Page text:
Growing up in America, December was always a special month. Not only did we get to celebrate Christmas, but in the days leading up to the holiday, in some kind of quirky tradition, cable TV channels would play all the James Bond films ever made. I watched these classic movies every year with my family, marveling at the exotic locales and impossible situations in which James found himself. My favorites were the earlier films starring a young, dashing Sean Connery as 007, whose melodious voice could deliver a witty pun like no other.
As the world’s most famous spy, it’s only fitting that an entire exhibit at the International Spy Museum in Washington, DC be dedicated to James Bond and the many villains who tried to take him down on the silver screen.
In each film, while James was distracted by suggestively-named women and martinis – shaken, not stirred – devious madmen would be wreaking havoc around the world. From Dr. No to Raoul Silva, these villains were often motivated by greed and revenge, and would use any means necessary to carry out their crazy schemes. Goldfinger wanted to destroy American gold reserves with an atomic bomb. Ernst Blofeld, Bond’s adversary over multiple films, tried to extort money from assorted international organizations in increasingly outlandish ways. Hugo Drax (Moonraker) was so deranged that he sought to kill everyone on Earth and create a new perfect society in outer space.
James was almost always caught by the bad guys he was trying to stop, and they thought up ever-more creative and invariably unsuccessful ways for him to die. Emilio Largo (Thunderball) counted on sharks to do his dirty work while Dr. Kananga (Live and Let Die) relied on crocodiles that James nimbly jumped over. Goldfinger attempted to cut James in half with a laser and Fransisco Scaramanga shot at James with a golden gun. Blofeld hoped “his death (would) be a particularly unpleasant and humiliating one.” As expected, our quick-thinking hero always managed to escape just in the nick of time. By one reckoning, James Bond survived nearly 5,000 assassination attempts!
Often, henchmen were called in to take care of that pesky 007. For me, the most memorable was Jaws, the metal-mouthed giant who turned out to have a heart of gold. We first met Jaws in The Spy Who Loved Me, when his skills were enlisted by a deranged Karl Stromberg, but it was Jaws’ role in Moonraker that I most remember. Hired out by Hugo Drax, Jaws bit through a steel cable that supported a car carrying James and Dr. Holly Goodhead high above Sugarloaf Mountain in Brazil. By the end of the film, Jaws had fallen for a petite blonde named Dolly who later helped him save James and Holly from Drax.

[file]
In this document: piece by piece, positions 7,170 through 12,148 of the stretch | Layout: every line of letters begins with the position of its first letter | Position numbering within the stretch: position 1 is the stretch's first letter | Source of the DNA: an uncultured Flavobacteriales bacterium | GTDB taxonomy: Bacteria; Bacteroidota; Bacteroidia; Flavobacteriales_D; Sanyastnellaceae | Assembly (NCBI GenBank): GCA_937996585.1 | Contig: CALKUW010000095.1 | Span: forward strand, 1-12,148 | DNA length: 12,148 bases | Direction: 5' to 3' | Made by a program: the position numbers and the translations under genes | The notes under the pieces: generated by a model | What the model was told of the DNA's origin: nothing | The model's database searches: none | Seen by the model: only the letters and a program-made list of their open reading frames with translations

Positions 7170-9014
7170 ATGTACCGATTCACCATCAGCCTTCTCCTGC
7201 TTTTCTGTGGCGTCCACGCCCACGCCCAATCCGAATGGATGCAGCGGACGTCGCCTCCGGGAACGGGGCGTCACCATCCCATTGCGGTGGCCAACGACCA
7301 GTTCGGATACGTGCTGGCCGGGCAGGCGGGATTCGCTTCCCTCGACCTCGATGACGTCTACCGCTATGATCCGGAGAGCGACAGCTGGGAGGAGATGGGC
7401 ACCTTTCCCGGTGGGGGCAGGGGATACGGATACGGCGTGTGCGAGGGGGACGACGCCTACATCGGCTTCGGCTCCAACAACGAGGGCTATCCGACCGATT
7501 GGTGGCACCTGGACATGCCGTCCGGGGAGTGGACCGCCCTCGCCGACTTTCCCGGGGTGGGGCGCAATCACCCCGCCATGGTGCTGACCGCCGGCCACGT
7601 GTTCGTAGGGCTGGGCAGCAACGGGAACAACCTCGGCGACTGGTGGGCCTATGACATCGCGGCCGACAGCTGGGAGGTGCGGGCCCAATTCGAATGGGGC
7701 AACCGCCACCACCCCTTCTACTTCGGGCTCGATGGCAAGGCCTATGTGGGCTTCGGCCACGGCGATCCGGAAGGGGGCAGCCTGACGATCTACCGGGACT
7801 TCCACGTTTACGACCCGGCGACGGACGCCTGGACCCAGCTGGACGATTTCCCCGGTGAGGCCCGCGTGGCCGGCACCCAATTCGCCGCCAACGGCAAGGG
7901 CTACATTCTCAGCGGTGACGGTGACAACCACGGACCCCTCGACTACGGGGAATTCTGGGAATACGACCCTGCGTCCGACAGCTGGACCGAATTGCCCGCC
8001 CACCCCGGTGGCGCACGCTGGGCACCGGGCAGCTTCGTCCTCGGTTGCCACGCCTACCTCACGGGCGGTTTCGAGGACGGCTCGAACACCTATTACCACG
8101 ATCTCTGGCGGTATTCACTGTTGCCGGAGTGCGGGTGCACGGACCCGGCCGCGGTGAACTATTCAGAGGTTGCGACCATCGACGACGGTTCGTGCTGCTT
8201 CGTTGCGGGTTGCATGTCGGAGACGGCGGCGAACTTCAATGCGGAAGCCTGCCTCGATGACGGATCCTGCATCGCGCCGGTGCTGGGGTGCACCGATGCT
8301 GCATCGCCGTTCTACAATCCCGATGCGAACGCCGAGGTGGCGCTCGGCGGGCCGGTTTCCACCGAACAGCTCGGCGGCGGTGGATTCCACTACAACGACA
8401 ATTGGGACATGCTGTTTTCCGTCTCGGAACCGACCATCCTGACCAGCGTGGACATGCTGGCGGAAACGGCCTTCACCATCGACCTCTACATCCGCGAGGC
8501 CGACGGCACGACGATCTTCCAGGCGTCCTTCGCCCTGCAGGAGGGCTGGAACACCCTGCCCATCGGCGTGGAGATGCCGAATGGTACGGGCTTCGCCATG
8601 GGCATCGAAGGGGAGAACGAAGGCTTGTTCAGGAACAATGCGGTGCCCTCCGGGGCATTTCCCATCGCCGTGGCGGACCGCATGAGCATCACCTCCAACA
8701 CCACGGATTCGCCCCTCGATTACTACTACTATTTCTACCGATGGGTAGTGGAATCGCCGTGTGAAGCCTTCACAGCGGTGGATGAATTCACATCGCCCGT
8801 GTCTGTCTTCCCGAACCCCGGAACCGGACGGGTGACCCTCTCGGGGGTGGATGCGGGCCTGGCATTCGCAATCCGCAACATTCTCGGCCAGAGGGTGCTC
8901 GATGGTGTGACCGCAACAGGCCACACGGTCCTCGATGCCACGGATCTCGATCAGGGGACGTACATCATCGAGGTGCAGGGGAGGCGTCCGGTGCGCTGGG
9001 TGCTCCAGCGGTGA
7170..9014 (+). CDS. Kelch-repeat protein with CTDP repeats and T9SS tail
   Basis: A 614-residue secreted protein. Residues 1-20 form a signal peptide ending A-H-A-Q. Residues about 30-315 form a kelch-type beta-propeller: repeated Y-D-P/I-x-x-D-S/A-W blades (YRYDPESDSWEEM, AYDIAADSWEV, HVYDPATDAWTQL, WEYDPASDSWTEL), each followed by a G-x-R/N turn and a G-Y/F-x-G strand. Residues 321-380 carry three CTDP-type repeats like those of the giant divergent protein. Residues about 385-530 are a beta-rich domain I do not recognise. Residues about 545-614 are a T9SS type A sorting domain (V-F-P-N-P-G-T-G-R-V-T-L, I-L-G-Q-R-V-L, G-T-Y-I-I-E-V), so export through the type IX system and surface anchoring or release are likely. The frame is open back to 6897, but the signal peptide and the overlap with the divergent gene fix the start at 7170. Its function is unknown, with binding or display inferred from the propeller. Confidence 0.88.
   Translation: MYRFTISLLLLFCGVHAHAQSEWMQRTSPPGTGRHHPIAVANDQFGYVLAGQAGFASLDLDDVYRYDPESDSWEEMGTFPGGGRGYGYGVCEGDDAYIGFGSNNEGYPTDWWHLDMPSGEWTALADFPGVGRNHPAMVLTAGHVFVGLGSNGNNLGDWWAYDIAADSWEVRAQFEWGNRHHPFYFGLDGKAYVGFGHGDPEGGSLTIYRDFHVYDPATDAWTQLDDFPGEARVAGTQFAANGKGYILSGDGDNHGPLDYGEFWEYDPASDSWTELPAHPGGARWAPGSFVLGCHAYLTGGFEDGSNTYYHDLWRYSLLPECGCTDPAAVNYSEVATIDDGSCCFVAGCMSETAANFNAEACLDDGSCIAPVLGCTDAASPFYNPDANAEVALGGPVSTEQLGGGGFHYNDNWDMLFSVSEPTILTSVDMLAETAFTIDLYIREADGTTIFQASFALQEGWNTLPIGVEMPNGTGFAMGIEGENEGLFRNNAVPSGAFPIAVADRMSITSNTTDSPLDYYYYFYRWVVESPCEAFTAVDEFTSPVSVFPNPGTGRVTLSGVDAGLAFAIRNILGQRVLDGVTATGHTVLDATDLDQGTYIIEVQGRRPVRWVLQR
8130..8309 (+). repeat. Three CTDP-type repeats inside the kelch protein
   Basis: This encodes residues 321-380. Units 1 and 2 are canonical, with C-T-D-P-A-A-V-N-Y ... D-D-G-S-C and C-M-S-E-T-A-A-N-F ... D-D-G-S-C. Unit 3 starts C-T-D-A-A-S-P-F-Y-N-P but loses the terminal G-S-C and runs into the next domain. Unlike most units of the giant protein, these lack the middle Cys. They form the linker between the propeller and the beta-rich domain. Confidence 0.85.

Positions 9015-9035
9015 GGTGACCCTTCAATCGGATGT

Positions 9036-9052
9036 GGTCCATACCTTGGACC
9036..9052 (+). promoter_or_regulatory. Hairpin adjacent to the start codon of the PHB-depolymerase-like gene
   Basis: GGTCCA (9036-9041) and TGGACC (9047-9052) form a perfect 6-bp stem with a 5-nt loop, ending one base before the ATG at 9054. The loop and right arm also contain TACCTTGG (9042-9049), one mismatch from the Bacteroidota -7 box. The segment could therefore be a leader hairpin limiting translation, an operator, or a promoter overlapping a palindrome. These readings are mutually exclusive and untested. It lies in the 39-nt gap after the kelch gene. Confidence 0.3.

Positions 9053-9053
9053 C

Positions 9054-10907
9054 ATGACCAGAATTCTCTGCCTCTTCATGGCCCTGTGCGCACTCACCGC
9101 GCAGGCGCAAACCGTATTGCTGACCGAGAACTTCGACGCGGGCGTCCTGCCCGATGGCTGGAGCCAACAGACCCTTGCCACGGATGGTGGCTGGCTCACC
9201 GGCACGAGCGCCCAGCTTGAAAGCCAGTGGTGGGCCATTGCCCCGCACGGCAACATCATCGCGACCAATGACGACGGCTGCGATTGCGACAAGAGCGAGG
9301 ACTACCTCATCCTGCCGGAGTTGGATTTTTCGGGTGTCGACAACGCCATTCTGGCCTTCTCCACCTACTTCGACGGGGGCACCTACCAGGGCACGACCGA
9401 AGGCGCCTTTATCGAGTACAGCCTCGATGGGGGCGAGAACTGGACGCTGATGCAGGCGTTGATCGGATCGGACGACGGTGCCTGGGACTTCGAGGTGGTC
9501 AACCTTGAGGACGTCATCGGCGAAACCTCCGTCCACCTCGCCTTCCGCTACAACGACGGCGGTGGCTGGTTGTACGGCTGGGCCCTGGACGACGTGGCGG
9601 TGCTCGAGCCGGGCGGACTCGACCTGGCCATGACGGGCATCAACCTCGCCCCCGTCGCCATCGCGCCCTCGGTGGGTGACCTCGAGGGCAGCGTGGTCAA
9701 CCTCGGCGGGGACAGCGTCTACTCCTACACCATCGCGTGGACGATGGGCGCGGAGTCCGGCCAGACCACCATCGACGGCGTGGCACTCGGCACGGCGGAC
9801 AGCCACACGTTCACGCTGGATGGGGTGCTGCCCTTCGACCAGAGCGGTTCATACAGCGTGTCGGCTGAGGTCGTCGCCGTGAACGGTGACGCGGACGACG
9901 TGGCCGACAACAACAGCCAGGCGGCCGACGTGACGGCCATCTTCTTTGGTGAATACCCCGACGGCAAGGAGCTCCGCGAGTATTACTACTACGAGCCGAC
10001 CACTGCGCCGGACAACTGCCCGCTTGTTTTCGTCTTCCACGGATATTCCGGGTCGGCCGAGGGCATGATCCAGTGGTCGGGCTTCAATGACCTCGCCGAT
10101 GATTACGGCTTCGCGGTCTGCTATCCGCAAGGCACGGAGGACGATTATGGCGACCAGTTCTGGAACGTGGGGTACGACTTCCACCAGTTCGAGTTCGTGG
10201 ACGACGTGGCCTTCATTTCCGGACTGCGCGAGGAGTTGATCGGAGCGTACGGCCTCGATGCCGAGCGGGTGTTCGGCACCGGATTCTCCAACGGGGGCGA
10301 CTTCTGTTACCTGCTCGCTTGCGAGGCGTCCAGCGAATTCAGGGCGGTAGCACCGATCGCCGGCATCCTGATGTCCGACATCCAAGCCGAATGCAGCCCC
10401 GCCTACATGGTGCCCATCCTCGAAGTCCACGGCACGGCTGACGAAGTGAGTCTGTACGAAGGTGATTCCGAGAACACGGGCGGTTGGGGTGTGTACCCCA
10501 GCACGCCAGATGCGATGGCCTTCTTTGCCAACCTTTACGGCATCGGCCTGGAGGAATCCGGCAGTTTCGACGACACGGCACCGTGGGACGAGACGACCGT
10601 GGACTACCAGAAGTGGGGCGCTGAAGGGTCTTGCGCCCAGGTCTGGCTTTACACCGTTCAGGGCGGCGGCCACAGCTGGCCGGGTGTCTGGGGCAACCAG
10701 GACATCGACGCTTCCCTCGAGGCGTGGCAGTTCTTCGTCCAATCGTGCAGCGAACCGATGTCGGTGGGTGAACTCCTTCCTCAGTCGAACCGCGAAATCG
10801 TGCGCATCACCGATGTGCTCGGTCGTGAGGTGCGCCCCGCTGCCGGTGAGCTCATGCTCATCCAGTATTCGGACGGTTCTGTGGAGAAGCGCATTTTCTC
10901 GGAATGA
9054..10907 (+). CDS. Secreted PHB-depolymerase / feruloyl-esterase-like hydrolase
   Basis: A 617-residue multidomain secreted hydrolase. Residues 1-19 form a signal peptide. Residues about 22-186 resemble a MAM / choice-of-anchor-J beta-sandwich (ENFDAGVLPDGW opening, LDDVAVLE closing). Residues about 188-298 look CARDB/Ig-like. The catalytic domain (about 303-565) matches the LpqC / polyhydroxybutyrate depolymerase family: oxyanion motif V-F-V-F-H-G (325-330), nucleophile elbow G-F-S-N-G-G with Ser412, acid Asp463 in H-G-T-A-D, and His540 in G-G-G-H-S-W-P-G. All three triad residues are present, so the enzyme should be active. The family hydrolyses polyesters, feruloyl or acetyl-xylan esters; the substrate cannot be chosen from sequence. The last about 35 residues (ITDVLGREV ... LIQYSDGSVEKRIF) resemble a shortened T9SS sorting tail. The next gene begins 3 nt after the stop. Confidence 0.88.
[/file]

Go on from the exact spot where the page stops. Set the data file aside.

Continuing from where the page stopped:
Not all of the bad guys were men. James had plenty of female villains to spar with; May Day, Fatima Blush, Pussy Galore and Miranda Frost, just to name a few. One of the most unforgettable was Solitaire in Live and Let Die, played by a doe-eyed Jane Seymour. Solitaire was a tarot card reader under the employ of Kananga who exploited her powers for evil purposes. James seduced Solitaire by playing her own cards against her and thereby stripped away her powers.
The International Spy Museum exhibit is a collaboration with Eon Productions, the company responsible for most of the Bond films, and contains dozens of props, including costumes, weapons and set pieces. You can see everything from the venom-dipped blade hidden in Rosa Klebb’s shoe (From Russia with Love) to Raoul Silva’s cyanide-ravaged teeth (Skyfall). Ian Fleming’s golden typewriter, on which he wrote several of the original James Bond novels, is also on display.
In addition to the James Bond centerpiece, the Museum has a wealth of information on the world’s real life intelligence agencies, undercover operatives and the most notorious double agents. Detailed exhibits show how countries have cracked wartime codes, stolen state secrets and generally kept tabs on one another for centuries. Interactive displays, including identifying drop zones and detecting bugs, are sure to hold kids’ attention. The exhibits certainly kept me entertained!
International Spy Museum Address: 800 F Street NW, Washington, DC Admission Fee: US$21
What is your favorite James Bond film? Which actor made the best Bond? Who do you think is the most memorable villain?